In the 19th century, humanists such as English poet and essayist Matthew Arnold (1822–1888) used the word "culture" to refer to an ideal of individual human refinement, of "the best that has been thought and said in the world." (Culture and Anarchy) This concept of culture is comparable to the German concept of bildung: "...culture being a pursuit of our total perfection by means of getting to know, on all the matters which most concern us, the best which has been thought and said in the world."
In practice, culture referred to an élite ideal and was associated with such activities as art, classical music, and haute cuisine. As these forms were associated with urban life, "culture" was identified with "civilization" (from lat. civitas, city). Another facet of the Romantic movement was an interest in folklore, which led to identifying a "culture" among non-elites. This distinction is often characterized as that between "high culture", namely that of the ruling social group, and "low culture." In other words, the idea of "culture" that developed in Europe during the 18th and early 19th centuries reflected inequalities within European societies.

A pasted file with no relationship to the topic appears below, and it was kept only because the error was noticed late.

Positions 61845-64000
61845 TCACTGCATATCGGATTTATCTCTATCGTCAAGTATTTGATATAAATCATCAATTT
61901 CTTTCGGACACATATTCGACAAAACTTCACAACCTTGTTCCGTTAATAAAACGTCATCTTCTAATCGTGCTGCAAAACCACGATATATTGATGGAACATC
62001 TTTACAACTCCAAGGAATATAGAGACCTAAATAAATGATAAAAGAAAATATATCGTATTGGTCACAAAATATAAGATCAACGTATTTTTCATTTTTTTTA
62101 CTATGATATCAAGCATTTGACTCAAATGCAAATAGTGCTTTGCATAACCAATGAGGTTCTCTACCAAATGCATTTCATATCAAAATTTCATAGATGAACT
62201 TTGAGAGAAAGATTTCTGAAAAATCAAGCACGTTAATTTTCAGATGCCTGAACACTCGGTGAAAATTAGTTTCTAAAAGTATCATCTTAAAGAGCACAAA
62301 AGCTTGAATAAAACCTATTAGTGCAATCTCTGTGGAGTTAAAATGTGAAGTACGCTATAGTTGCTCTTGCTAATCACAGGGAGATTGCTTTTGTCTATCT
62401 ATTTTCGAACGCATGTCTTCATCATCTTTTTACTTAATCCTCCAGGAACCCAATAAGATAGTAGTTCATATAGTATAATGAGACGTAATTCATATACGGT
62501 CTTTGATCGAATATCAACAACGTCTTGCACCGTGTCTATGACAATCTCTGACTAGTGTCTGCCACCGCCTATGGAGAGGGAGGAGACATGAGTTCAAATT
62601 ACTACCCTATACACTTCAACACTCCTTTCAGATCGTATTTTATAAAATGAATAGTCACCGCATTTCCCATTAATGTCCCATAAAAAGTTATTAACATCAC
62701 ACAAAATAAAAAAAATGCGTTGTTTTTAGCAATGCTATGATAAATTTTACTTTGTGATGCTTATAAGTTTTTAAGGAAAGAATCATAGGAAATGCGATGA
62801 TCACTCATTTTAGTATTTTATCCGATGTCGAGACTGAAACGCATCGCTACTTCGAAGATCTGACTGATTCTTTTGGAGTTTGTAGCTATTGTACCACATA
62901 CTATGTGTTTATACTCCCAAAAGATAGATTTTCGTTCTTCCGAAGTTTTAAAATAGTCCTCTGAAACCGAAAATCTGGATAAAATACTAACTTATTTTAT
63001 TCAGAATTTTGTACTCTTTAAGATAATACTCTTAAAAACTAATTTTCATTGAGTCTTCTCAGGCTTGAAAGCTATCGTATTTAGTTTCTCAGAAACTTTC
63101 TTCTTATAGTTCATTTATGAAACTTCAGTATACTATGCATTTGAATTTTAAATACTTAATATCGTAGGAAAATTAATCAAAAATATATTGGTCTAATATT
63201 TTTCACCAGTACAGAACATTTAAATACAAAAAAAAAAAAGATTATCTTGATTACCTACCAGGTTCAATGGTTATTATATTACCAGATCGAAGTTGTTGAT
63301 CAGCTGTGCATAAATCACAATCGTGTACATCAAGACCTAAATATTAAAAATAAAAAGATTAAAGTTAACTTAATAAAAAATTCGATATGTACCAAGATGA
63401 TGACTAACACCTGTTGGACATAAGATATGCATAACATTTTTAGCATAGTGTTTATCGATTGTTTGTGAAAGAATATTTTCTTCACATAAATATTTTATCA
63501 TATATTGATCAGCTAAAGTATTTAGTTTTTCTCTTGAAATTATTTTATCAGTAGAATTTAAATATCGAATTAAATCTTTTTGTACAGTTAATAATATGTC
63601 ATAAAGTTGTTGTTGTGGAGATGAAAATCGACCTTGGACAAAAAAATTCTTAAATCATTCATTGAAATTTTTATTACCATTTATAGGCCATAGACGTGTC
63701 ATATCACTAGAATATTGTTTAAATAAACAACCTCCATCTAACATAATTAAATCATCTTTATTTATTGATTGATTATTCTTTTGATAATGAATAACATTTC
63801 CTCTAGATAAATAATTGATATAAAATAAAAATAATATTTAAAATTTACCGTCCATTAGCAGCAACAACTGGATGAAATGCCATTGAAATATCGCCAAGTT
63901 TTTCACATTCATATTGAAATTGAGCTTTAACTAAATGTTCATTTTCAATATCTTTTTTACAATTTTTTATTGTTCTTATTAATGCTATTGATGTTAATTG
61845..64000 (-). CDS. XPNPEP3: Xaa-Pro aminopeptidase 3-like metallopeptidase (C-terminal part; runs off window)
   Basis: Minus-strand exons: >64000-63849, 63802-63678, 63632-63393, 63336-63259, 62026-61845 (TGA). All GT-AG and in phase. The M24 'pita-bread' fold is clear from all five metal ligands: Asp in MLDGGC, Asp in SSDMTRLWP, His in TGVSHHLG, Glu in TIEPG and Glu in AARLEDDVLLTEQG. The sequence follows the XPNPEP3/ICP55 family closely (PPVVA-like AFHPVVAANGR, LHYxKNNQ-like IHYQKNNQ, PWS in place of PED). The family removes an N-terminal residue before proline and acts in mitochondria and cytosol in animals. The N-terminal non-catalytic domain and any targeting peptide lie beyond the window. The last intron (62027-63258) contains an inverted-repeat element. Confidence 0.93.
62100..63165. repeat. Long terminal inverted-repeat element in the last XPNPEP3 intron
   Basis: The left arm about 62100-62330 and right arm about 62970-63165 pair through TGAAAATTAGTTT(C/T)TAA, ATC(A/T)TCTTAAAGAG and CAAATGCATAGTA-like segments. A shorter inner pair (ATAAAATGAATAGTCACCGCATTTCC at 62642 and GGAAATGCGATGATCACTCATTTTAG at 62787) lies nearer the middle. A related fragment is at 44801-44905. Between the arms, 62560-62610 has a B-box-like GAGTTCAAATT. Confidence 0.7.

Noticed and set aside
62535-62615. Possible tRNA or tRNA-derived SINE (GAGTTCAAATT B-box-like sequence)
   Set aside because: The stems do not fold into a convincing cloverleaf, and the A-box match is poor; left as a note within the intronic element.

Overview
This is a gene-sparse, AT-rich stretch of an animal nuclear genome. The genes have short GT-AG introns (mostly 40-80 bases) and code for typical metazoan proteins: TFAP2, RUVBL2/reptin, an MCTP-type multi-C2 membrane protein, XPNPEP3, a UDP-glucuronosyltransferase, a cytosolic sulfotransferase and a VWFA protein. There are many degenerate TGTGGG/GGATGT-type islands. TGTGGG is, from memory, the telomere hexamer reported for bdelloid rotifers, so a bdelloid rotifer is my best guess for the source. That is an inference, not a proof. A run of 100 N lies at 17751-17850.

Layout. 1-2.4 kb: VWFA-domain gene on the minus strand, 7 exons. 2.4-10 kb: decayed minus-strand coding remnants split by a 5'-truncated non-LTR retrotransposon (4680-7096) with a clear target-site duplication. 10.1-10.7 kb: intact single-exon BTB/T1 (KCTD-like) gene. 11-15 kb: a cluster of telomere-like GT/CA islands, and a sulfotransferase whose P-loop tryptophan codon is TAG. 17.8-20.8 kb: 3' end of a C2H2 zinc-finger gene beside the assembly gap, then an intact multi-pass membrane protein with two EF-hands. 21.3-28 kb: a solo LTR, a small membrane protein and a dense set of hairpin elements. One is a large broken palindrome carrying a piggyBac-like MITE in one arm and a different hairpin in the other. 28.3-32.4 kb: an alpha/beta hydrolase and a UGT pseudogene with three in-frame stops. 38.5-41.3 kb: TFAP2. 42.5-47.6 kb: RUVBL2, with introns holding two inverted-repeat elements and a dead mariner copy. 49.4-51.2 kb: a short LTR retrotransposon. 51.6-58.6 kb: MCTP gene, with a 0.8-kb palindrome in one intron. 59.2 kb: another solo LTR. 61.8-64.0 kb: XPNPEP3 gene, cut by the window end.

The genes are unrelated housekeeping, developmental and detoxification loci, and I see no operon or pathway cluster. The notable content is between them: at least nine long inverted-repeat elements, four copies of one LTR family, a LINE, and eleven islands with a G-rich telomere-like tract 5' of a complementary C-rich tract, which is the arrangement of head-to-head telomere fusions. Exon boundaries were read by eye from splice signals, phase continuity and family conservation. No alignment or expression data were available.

Matthew Arnold contrasted "culture" with "anarchy;" other Europeans, following philosophers Thomas Hobbes and Jean-Jacques Rousseau, contrasted "culture" with "the state of nature". According to Hobbes and Rousseau, the Native Americans who were being conquered by Europeans from the 16th centuries on were living in a state of nature; this opposition was expressed through the contrast between "civilized" and "uncivilized." According to this way of thinking, one could classify some countries and nations as more civilized than others and some people as more cultured than others. This contrast led to Herbert Spencer's theory of Social Darwinism and Lewis Henry Morgan's theory of cultural evolution. Just as some critics have argued that the distinction between high and low cultures is really an expression of the conflict between European elites and non-elites, some critics have argued that the distinction between civilized and uncivilized people is really an expression of the conflict between European colonial powers and their colonial subjects.